When I brought my class to the computer lab for this activity, my calculus students had already been using the limit definition of a derivative for three days.  We had also been discussing the derivative at a point as the function's instantaneous rate of change, and the slope of a line tangent to the function at that point.  When we had opportunities to do so, we were taking special notice of times when the derivative was zero and the tangent line was horizontal.  We had also spent just a little bit of time more generally discussing the relationships between graphs of functions and the graphs of their derivatives, including a few mentions of concavity.  Furthermore, after working with the limit definition for several days, my students had noticed and we had informally discussed the power rule.

The Activity

With these concepts in mind, we did the following together on GeoGebra:

1) First, we entered a function in the Input bar at the bottom of the window.  The function we started with was y = x^3+3x^2-1.  In the algebra pane, GeoGebra relabels this as f(x).  This function provided opportunities to talk about horizontal tangent lines (critical points) as well as changes in concavity (inflection points).  At this point I also showed my students how to use the Move Graphics tool to center their graph in the window, and to adjust the scale on each axis to get a good picture of the function.

2) With our function graphed, we added a new point on the curve by selecting the Point tool and clicking on the curve.  GeoGebra automatically labels this point A.

3) We then put a tangent line on the curve at point A.  GeoGebra has a tool for this under the fourth box from the left.  Once the Tangents tool is selected, click on the curve and click on the point of tangency (point A for us), in no particular order.  This is a good time to show students how to use the Move tool if they haven't discovered it already.  It's the cursor at the upper left of the tool bar (or pressing the Esc key will select this tool).  If students click and hold point A with the move tool, they can slide it along the curve and watch the tangent line change.

4) Now we'll have GeoGebra measure the slope of the tangent line (the value of which is that of the derivative).  GeoGebra has a variety of measuring tools.  Once the Slope tool is selected, click on the the tangent line and GeoGebra will add a rise/run triangle and display the slope.  The value of the slope gets added to the algebra pane as m.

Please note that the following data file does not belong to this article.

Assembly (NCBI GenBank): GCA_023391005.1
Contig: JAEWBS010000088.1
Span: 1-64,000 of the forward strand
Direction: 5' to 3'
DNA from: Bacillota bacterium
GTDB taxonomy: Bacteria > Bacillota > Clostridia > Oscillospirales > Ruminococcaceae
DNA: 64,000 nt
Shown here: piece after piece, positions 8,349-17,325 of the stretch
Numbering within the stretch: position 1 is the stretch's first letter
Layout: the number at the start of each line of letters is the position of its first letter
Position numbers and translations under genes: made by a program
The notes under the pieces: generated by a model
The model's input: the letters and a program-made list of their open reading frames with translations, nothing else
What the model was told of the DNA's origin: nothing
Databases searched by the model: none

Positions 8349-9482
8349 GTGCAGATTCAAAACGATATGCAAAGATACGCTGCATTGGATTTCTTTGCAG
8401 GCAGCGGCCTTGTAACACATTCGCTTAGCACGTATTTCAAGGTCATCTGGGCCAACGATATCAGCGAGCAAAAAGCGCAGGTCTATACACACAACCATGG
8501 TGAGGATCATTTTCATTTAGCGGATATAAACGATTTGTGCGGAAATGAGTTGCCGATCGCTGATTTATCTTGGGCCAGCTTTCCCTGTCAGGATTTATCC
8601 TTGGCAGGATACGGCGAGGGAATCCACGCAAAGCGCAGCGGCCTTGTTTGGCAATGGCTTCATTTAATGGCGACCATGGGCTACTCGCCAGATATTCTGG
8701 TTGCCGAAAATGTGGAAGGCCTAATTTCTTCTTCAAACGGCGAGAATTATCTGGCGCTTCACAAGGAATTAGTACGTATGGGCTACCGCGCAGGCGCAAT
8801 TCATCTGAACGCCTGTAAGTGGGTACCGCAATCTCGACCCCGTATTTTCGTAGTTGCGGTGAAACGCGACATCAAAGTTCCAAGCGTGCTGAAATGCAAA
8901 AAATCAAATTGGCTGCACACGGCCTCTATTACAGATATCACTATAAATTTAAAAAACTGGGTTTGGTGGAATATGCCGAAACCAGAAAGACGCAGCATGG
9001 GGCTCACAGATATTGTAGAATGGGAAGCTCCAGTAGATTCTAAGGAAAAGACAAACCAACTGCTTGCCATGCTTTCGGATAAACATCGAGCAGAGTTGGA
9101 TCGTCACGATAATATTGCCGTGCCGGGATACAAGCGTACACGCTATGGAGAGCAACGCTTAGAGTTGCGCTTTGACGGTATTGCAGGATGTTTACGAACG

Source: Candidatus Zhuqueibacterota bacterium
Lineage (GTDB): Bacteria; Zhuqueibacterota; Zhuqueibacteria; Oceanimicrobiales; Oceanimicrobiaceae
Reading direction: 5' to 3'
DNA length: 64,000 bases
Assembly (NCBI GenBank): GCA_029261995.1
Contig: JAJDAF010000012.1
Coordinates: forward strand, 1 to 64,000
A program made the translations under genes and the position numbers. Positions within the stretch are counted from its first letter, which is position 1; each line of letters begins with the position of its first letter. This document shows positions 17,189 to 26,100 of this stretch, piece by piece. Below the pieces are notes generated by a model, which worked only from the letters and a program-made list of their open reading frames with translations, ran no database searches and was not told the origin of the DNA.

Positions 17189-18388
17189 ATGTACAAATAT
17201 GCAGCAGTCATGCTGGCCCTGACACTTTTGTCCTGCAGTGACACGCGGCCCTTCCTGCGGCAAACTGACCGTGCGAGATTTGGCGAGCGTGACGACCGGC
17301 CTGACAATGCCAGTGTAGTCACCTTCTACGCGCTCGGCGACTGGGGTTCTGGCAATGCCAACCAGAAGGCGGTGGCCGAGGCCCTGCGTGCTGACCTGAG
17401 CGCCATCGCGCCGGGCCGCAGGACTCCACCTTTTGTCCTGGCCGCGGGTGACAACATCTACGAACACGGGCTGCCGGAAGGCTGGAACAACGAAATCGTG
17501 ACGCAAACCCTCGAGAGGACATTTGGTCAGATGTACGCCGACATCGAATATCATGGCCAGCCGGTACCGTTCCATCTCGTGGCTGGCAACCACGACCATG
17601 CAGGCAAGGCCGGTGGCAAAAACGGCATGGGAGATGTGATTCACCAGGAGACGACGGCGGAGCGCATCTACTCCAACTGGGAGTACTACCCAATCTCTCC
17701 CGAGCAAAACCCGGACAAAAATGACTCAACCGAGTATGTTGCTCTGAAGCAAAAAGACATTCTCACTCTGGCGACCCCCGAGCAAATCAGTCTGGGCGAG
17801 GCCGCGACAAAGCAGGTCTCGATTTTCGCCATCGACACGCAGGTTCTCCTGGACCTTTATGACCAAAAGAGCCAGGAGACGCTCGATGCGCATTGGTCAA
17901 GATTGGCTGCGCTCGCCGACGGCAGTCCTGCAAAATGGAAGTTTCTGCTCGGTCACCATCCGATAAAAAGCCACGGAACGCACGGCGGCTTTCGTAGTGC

5) We finally add one more point to the sketch, using the Input bar again.  Type in (x(A),m) to define this last point, which GeoGebra will call point B.  This tells GeoGebra to use the x-value from point A (the point on the curve) and to plot the slope of the curve as the y-value.  This point displays the value of the graph's derivative at any x-value.  By right-clicking on point BTrace On can be selected.

With trace turned on, the path of this point will be traced out on the sketch as point A is moved along the curve, revealing the shape of the derivative function.  (I also changed the color of point B using the pull-downs at the top of the graphics view.)


The completed sketch opens up a lot of good talking points.  Students should be able to see that the local maximum and local minimum of  f(x) line up with the zeros of the derivative function.  If inflection points have been discussed, it's also nice to see that this point lines up with the vertex of the derivative.  As point A is moved back and forth across the inflection point, the tangent line makes a nice rocking motion that shows the slope is beginning to increase/decrease.  In general, the tangent line in the sketch provides a good visual connection between the curve of  f(x) and the sign of the derivative.

Of course, students can also try to predict the shape of the derivative function, or find the derivative function algebraically and plot it on the sketch as well.  Wherever possible, it seems good to keep students' visual and algebraic understandings closely intertwined. (Check out Aspinwall and Shaw's (2002) article, When Visualization is a Barrier to Mathematical Understanding, in Mathematics Teacher vol. 95, no. 9)

This GeoGebra sketch is also a good tool for students to explore derivatives for functions that they don't yet know how to differentiate algebraically.  Helping my students work through this activity took less time than I had anticipated, so they had about ten minutes of class time in the computer lab after we were done with the first function.  After I explained that they could change f(x) by double-clicking it in the algebra pane without altering any of the other features of the sketch, most of them started exploring other functions.  Students were discovering on their own that cosine is the derivative of sine, and one of them was looking at the graph of tangent, and noticing similarities (but important differences) between the sketched derivative and the secant function.  Having a tool available to explore derivatives increased their curiosity.  I may pull up the same sketch again in class as we learn about the derivatives of specific types of functions.

If you would like to go to the completed sketch, here is the GeoGebra Tube link.